I tried to come prepared by bringing scotch tape, scissors, sharpie markers, a pen, and other supplies.  One of the televisions was new, so one thing I didn’t anticipate was needing a phillips head screwdriver to put the legs on the bottom.  Luckily, I asked around and someone let me borrow one.  I also let other booths borrow supplies like the scotch tape.  I also brought sheets to cover up our displays at the end of the day.

While setting up, the power unexpectedly went out.  I contacted the event coordinators and they traced it down to the plugs being loose on the main power switch.  The booth had an outlet on a plug with three plugins.  I believe we had four power strips and two extension cords, so we had power coverage for the entire booth.

We had many games for people to play in our booth.  Kitty’s Adventure seemed to be popular with kids.  The biggest problem was that I needed to manually restart the game after someone had finished playing, since the level difficulty increased with bigger mazes as the game progressed.  New players should start back at the beginning.  I’ve heard others talk about having a “convention mode”, which offers a smaller sampling of the game with the ability to easily reset.  Dylan had his Knox Runner game on display, which was our only multiplayer game.  He also had three kindle tablets with his Retrofuture, Shifty Shapes, and One Card Hero games.  You can read more about his Kindle Fire setup on his site.  Joe from DoubleSquare had a laptop showing off screenshots and videos of his games, as well as a playable Khufu’s Delivery Service on a tablet.  Jacob had Lost Signal, a game that he created for Ludum Dare, on display and was playable by keyboard.  I also had Turn Back the Clocks 4, which people seemed to like once they understood the rules.  Amish Brothers was on a monitor on the first day, but I changed it to Easter Egg Hunt on the second day, since I think is a more polished game.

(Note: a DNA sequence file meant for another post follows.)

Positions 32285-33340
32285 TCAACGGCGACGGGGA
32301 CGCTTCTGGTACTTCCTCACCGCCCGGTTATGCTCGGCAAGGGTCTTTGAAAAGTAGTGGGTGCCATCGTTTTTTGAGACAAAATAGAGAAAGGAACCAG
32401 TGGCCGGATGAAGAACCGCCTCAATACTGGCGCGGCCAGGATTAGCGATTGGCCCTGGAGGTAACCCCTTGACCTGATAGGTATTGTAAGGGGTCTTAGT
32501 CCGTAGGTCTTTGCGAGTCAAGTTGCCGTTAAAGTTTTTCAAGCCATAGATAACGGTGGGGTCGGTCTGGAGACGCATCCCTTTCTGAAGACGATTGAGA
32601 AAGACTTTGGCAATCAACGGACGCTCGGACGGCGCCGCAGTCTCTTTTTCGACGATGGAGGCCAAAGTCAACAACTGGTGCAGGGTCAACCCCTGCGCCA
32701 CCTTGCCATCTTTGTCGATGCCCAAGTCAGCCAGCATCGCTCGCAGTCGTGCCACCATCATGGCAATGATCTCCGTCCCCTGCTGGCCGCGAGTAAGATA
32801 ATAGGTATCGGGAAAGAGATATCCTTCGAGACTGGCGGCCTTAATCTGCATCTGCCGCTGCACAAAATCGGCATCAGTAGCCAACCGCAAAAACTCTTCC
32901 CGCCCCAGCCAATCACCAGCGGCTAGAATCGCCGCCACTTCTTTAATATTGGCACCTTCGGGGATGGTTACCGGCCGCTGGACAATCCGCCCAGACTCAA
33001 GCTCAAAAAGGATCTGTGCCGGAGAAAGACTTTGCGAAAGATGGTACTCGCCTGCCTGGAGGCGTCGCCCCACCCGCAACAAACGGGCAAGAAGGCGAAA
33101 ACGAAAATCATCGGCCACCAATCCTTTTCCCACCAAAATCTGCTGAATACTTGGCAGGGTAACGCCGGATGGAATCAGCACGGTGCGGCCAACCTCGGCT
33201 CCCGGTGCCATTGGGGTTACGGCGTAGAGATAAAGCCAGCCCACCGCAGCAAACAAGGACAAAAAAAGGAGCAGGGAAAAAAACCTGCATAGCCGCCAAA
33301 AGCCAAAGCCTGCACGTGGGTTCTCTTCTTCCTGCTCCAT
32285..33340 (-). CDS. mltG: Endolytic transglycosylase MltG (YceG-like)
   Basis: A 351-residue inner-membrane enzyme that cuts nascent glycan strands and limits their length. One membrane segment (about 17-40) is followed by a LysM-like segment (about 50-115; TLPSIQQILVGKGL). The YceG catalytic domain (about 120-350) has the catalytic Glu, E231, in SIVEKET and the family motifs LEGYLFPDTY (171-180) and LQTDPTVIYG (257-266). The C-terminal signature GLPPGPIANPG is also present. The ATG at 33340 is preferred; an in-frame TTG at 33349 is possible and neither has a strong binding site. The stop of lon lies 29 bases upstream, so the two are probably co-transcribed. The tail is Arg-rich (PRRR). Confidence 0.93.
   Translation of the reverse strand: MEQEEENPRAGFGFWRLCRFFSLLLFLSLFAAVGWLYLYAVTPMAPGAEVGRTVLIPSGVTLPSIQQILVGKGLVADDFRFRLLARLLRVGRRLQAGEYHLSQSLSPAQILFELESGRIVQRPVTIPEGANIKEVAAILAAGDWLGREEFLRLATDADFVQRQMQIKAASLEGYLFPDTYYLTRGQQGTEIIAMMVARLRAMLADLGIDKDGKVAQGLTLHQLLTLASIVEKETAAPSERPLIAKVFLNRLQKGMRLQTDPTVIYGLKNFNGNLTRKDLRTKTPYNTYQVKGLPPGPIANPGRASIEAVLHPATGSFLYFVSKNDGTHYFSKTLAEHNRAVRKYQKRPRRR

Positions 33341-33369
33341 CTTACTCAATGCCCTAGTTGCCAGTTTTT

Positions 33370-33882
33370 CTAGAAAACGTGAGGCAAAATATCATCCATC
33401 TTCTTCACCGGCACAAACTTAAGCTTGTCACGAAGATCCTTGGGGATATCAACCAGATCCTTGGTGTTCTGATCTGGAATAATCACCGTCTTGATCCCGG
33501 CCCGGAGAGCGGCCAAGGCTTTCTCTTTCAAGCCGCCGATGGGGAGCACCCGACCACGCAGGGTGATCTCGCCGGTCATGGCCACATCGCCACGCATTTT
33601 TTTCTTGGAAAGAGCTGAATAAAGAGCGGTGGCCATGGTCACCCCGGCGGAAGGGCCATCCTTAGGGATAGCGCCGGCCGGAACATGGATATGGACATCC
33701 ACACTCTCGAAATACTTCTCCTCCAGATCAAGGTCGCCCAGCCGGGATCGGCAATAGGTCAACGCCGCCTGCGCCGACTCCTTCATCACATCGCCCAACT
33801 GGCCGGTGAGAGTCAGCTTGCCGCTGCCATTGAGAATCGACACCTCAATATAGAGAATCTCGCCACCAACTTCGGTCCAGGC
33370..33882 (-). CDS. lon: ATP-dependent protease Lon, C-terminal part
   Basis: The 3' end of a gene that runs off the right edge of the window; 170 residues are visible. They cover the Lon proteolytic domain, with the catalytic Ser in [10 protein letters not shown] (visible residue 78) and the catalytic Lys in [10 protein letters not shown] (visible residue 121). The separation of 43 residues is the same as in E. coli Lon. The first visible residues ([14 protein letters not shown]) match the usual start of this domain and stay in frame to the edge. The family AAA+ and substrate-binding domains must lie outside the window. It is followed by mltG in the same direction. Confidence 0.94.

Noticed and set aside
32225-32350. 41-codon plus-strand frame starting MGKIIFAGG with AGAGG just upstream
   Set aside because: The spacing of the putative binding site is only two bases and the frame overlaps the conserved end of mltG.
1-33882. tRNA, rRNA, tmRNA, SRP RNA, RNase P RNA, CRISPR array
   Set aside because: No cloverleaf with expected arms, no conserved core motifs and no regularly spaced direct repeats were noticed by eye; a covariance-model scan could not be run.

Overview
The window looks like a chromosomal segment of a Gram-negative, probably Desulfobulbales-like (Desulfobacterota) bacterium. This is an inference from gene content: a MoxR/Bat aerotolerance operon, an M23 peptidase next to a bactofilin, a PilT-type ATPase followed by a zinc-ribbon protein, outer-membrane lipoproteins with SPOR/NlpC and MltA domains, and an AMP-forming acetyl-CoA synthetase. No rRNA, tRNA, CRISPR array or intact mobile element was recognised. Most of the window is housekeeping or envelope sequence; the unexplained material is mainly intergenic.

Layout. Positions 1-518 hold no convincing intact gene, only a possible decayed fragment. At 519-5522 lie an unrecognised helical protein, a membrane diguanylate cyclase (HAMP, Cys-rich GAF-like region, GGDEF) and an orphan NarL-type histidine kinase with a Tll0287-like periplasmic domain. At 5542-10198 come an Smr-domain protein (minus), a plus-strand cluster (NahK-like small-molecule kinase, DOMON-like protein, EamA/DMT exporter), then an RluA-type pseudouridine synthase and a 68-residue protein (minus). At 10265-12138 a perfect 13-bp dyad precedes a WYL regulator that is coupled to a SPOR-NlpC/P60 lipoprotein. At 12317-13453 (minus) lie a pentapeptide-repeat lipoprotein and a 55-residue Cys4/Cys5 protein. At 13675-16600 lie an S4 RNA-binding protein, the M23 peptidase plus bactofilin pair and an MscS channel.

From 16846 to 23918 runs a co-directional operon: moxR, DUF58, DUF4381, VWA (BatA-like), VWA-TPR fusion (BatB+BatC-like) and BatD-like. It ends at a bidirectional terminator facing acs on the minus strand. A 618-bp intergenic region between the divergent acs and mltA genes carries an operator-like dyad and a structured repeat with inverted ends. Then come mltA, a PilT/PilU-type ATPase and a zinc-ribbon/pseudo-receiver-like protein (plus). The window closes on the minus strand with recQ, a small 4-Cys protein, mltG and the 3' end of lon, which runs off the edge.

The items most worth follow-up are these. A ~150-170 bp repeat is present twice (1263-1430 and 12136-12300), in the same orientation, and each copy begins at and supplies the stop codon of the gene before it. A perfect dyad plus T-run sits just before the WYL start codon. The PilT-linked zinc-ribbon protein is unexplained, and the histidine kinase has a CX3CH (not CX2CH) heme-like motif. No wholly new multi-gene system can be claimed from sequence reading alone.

One thing I thought was helpful was putting printed names of the games on top of each of the monitors, because that would have been the first thing that people would have asked.  Plus, it lets the other spectators see the name of the games being played, without us having to tell them.

The most popular handout was the brochure.  I liked them because it had all of our regular members, links to their websites, and some of their games listed.  It was one thing that I could give to somebody that had all of our information.  The individual business cards were nice, but may be a little too much when we have four separate developers.  My stickers were also somewhat popular, but it seems really hard to get rid of the magnets.  I’m not sure if people just don’t understand what they are or if the magnets are just inconvenient to carry.  Most people have space on their refrigerators for magnets, so I thought they would be more popular.

The biggest misconception that most people seemed to have was that our booth was for one company or game studio.  We had to keep telling people that we were each individual developers, and the booth was for our community group.  Most people seemed to be supportive, and I heard “did you make these games yourself” a few times.  I think the biggest thing we were going for with our booth was the awareness of our group, and there are game developers in Knoxville.  People seem to be supportive of things that are locally created.  Another issue that some people had was not knowing that they were allowed to play the games.  The controllers seemed to be placed openly, and I don’t know if making a sign that says “feel free to play our games” would help at all.

We met quite a few people at our booth.  Zane Everett from the Atlanta IGDA came up from Georgia to see the Knoxville Gaming Convention.  He recommended that we check out SeigeCon in Atlanta in a few months, which sounds like a mini GDC in the Southeast.  I also believe some of the members of KnoxDevs stopped by since I posted about it on their Slack group.